Thickness of Orbicularis Oris Muscle in Unilateral Cleft Lip: Before and After Labial Adhesion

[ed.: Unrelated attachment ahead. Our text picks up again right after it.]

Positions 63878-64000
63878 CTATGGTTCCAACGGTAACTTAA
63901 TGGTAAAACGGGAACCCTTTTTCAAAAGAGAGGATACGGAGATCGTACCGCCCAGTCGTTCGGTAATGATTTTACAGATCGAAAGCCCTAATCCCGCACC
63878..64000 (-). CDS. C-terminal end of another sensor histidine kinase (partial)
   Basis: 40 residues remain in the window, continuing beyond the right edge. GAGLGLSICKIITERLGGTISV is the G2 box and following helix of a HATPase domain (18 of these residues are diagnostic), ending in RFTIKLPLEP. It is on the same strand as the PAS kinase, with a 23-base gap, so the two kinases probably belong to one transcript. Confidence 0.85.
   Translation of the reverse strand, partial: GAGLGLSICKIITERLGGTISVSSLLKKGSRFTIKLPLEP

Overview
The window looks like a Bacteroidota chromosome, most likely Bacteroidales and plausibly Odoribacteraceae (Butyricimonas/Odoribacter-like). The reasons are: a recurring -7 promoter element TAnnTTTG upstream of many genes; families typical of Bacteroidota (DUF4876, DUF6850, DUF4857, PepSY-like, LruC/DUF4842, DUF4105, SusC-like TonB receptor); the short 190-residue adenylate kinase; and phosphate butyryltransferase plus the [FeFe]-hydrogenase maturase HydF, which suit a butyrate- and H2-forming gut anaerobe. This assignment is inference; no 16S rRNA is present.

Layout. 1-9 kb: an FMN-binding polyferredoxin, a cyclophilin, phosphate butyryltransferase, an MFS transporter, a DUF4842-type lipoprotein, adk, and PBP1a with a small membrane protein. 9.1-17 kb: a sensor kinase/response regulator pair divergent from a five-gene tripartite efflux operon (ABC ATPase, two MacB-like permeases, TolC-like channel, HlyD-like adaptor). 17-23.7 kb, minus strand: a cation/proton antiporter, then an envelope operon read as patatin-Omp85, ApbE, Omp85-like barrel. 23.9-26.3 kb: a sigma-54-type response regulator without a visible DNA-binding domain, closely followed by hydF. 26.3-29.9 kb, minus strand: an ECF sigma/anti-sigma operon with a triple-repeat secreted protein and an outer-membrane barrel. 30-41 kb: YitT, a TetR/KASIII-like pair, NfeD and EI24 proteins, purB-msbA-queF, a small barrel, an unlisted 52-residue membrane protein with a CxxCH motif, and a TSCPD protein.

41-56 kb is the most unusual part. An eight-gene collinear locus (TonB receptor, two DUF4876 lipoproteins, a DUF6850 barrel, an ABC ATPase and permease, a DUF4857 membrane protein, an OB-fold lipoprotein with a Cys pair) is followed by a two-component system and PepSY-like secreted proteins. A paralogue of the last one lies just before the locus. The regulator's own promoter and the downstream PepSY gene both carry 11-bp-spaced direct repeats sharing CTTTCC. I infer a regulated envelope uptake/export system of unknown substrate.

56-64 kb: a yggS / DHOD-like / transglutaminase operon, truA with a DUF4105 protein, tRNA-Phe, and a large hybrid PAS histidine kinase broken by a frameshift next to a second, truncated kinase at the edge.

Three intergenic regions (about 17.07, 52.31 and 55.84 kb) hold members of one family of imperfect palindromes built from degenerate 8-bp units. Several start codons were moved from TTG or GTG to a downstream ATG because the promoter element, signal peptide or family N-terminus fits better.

Our protocol for closure of unilateral complete or severe incomplete cleft lip begins with active dentofacial orthopedics (Latham device) followed by nasolabial adhesion and alveolar gingivoperioplasty. We have observed that preliminary adhesion provides more orbicularis oris muscle for the second-stage labial repair. A quantitative prospective assessment of all patients undergoing nasolabial adhesion by the senior author between November of 2009 and July of 2010 was undertaken to assess whether there is an increase in lateral orbicularis oris muscle mass by the time of formal repair. Standard anthropometric points were placed before nasolabial adhesion and again at the second-stage closure. Ultrasonographic measurements of orbicularis muscle thickness were made on both lateral labial elements along a line drawn between sbal and cphi. The mean interval increase in thickness of lateral orbicularis oris was determined. Sixteen patients underwent nasolabial adhesion during the study period. Four patients with asymmetric bilateral cleft lip patients and 2 patients who did not have a second ultrasonographic study were excluded. The remaining 10 patients in the study had a nasolabial adhesion at a mean age of 3.9 months (range, 3.1-4.3 months). Mean orbicularis oris thickness before adhesion was 0.7 mm on the cleft side and 1.2 mm on the noncleft side. The increase in orbicularis thickness after the mean interoperative interval of 2.9 months (range, 2.6-3.5 months) was calculated. On the cleft side, there was 0.8 mm (138%) mean increase in orbicularis oris muscle thickness compared with 0.4 mm (32%) mean increase on the noncleft side. Labial adhesion in preparation for repair of unilateral complete or severe incomplete cleft lip results in a measurable increased thickness of lateral orbicularis oris. This additional muscular bulk is useful in construction of the philtral ridge.